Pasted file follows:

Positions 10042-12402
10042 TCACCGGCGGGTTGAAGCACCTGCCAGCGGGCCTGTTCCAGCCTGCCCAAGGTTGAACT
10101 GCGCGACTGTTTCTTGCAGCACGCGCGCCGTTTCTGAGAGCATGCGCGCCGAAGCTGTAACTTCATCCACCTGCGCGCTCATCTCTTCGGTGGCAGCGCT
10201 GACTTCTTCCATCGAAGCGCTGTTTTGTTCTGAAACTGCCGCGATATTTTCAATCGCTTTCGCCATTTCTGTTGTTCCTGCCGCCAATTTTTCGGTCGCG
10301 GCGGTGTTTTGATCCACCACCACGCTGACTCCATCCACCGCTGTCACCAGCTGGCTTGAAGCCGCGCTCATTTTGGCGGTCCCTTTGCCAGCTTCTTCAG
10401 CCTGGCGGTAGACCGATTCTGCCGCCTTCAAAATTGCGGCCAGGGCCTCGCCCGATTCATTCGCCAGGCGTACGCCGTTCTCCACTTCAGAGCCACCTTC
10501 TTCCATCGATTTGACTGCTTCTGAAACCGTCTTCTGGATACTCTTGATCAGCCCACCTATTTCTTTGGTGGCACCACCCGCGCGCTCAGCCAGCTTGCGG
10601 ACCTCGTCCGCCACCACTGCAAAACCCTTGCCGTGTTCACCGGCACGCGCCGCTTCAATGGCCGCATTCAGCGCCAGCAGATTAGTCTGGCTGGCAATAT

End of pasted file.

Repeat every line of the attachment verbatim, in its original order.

Positions 10042-12402
10042 TCACCGGCGGGTTGAAGCACCTGCCAGCGGGCCTGTTCCAGCCTGCCCAAGGTTGAACT
10101 GCGCGACTGTTTCTTGCAGCACGCGCGCCGTTTCTGAGAGCATGCGCGCCGAAGCTGTAACTTCATCCACCTGCGCGCTCATCTCTTCGGTGGCAGCGCT
10201 GACTTCTTCCATCGAAGCGCTGTTTTGTTCTGAAACTGCCGCGATATTTTCAATCGCTTTCGCCATTTCTGTTGTTCCTGCCGCCAATTTTTCGGTCGCG
10301 GCGGTGTTTTGATCCACCACCACGCTGACTCCATCCACCGCTGTCACCAGCTGGCTTGAAGCCGCGCTCATTTTGGCGGTCCCTTTGCCAGCTTCTTCAG
10401 CCTGGCGGTAGACCGATTCTGCCGCCTTCAAAATTGCGGCCAGGGCCTCGCCCGATTCATTCGCCAGGCGTACGCCGTTCTCCACTTCAGAGCCACCTTC
10501 TTCCATCGATTTGACTGCTTCTGAAACCGTCTTCTGGATACTCTTGATCAGCCCACCTATTTCTTTGGTGGCACCACCCGCGCGCTCAGCCAGCTTGCGG
10601 ACCTCGTCCGCCACCACTGCAAAACCCTTGCCGTGTTCACCGGCACGCGCCGCTTCAATGGCCGCATTCAGCGCCAGCAGATTAGTCTGGCTGGCAATAT